The enactment of the Industrial Stabilisation Act (ISA) in 1965 was a powerful intervention against workers interests by the  newly-installed PNM government in the interests of foreign capital just four years after flag independence was proclaimed in1962.
It signalled the shift from trial of strength bargaining at the workplace to bargaining around the table at board rooms, hotels, conference rooms, the Ministry of Labour and the Industrial Court. It ushered in a cultural paradigm shift in the trade union movement. Unions had to build bureaucracies to meet the challenges of the new period. The tension grew between the trade union as instrument of liberation and the trade union as a critical element in system maintenance; between the "progressive" and "reactionary" lines in the movement between business unionism and working class unionism.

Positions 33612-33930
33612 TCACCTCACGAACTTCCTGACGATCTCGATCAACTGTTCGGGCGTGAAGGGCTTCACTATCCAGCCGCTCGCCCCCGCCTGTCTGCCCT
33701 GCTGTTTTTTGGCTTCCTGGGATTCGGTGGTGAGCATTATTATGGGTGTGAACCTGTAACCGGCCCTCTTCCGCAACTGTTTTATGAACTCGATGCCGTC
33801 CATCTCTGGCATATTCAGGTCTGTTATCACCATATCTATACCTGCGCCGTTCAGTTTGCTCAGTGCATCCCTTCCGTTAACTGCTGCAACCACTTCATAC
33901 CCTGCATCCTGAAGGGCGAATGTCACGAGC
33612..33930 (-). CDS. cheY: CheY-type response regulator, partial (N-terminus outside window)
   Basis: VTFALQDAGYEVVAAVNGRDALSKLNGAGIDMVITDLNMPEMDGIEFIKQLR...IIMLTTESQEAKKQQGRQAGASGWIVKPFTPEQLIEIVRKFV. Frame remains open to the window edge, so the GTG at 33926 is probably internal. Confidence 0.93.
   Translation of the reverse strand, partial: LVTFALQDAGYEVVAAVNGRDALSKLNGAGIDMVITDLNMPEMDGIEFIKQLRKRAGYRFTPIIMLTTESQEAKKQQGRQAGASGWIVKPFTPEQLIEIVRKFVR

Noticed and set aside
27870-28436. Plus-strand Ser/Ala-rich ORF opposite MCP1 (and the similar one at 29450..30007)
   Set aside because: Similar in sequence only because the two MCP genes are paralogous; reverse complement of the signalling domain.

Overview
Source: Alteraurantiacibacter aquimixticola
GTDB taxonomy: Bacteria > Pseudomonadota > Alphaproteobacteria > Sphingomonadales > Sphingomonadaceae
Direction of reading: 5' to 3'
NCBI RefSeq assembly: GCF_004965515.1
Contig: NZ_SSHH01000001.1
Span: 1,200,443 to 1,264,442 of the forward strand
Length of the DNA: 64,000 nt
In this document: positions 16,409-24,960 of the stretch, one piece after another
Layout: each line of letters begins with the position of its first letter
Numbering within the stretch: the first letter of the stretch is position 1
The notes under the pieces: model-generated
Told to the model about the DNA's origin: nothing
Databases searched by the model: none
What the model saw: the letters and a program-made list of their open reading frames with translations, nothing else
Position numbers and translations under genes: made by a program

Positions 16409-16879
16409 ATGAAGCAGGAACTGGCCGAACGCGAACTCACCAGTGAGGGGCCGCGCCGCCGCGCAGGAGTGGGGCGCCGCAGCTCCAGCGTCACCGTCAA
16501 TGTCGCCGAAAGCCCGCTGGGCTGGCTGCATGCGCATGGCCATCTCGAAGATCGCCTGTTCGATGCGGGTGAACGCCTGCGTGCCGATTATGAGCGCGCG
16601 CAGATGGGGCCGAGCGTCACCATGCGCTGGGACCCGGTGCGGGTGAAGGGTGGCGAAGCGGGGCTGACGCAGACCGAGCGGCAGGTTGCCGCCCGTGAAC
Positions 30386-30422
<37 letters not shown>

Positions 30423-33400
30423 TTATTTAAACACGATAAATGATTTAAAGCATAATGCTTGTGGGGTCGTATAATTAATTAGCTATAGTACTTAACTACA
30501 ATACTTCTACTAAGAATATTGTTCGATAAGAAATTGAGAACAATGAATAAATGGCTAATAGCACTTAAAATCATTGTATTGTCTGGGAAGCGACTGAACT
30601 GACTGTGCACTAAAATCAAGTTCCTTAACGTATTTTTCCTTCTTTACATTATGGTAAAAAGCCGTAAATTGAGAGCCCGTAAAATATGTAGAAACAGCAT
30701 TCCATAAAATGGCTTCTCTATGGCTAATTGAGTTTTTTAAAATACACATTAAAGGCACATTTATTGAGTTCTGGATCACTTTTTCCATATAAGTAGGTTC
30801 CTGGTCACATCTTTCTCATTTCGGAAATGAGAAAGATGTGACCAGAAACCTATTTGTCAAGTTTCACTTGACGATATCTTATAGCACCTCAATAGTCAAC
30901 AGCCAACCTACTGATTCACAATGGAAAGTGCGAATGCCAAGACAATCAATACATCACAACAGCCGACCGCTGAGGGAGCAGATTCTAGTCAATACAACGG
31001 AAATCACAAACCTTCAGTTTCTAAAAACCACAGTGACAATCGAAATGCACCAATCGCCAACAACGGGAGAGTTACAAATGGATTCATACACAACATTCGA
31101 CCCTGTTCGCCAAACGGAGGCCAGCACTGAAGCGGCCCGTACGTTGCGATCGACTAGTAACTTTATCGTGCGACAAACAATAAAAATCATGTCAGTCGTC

To appreciate the challenges facing the movement and the culture of the movement which gives those challenges their particular shape demands an understanding of the circumstances under which the Industrial Stabilisation Act came to be enacted. Knowledge of the ISA should be of great assistance in that regard.
Gerry Kangalee,
18 Feb 2013, 08:34